Since 2015, under the threat of the Taliban, Afghan filmmakers Hassan Fazili and Fatima Hussaini, along with their two young daughters, have been on the run for their lives.
The family fled Afghanistan after the extremist group had called for Fazili's death over a film he'd made about one of its commanders.
Even as the refugee family navigates a still-incomplete journey — of death threats, discrimination and paralyzing immigration systems — Fazili and Hussaini turn their cameras on themselves and their daughters.
Hundreds of hours of footage that Fazili and his family all shot on their three cell phone cameras emerge as the new documentary, Midnight Traveler.
Although the film has already started to roll out in theaters, their journey isn't over. The family awaits a pending application to remain in Germany, where they've been living since April 2018.
Filming two years of the family's three-year quest for safety and stability — from Afghanistan to Hungary — kept Fazili sane, he said in a video statement.
"I felt like a parasite, a lowly person. Sometimes I felt like giving up," he said. "It was this film that gave me hope. It was this film that gave me the feeling of being alive. Shooting this film gave me the feeling that one day I'd succeed. One day, the problems will end. One day, we'll arrive at last."
Producer Emelie Mahdavian, who edited the massive catalog of video, met the family through a community of filmmakers in Tajikistan in 2015, where they were applying for protection in other countries.
In an interview with NPR's All Things Considered, Mahdavian said she arranged to have a contact to meet the family in each country they passed through, and bring a laptop and a hard drive to back up their most recent footage that the contact could then mail back to her in the U.S.
As a first-person account, Mahdavian said the film breaks from traditional journalistic coverage of Europe's refugee crisis to tell a more humanistic story.
"Amidst this kind of tension and anxiety of the migrant experience, there's also still the possibility for humor and joy, and a much more diverse and rich humanity to emerge, when we are in the hands of this family rather than in the hands of an outsider who's coming and looking for a quick story," she said.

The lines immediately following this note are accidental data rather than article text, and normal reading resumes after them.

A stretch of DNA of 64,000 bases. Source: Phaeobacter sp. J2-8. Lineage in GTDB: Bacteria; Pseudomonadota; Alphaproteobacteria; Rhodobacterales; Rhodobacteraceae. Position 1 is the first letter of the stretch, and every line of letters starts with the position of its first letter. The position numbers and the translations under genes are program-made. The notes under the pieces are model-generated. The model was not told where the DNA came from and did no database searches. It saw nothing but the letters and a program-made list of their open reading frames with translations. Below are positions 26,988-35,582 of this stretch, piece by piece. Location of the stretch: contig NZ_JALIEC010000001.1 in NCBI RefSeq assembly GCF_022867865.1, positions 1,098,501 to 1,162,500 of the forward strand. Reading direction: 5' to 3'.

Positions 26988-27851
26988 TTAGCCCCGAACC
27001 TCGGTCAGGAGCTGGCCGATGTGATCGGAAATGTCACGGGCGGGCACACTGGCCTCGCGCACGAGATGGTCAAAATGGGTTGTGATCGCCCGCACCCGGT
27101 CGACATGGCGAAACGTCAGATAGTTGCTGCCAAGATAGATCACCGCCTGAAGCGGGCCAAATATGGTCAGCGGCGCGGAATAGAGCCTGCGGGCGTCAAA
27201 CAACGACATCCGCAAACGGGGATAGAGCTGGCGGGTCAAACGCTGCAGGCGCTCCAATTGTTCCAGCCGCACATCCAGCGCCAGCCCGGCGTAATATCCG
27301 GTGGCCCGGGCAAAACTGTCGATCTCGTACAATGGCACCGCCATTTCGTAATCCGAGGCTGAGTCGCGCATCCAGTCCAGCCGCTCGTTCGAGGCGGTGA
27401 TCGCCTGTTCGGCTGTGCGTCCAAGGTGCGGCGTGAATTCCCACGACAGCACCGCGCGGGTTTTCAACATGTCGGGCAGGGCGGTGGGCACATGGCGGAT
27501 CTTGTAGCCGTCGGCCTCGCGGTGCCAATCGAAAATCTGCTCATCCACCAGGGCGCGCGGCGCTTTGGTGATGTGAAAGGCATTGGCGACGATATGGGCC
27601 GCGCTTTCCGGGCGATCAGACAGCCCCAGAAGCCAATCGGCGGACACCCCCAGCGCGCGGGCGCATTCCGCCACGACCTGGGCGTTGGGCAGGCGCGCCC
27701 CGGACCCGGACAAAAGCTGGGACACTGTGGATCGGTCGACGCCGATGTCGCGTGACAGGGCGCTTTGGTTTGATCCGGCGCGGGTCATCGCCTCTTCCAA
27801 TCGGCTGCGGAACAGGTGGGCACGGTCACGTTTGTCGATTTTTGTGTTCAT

Fazili said in a press statement that, behind the camera, he struggled to balance his roles as both a protective parent and an artist.
"With this film, the more problems my family has and the more pain and suffering my eyes see, the better the film becomes — and I do not know what my responsibility is at that moment: father or director?"
Mahdavian told NPR that "moments of high drama [were] punctuated by a lot of time of trying to keep normalcy for their family."
"Fleeing for your life involves a lot of being stuck in [refugee] camps and waiting, and for people who are used to working hard, having normal lives, being asked to sit somewhere for 12 months with nothing to do in a small room in really cramped quarters."
In the editing process, Mahdavian, a resident of largely conservative rural Idaho, said she considered how audiences that might not be sympathetic to migrants' stories would receive the film.
"What I found — at least in speaking to my friends and neighbors — is that people are open to being honest on a journey with somebody they appreciate not being preached to first," she said. "That's part of why it was important to me to not frame their story in advance with politics but to allow their story to stand on its own."
"I think that's what allows the film to open a conversation ... we really are just trying to allow people to know what this journey is like."
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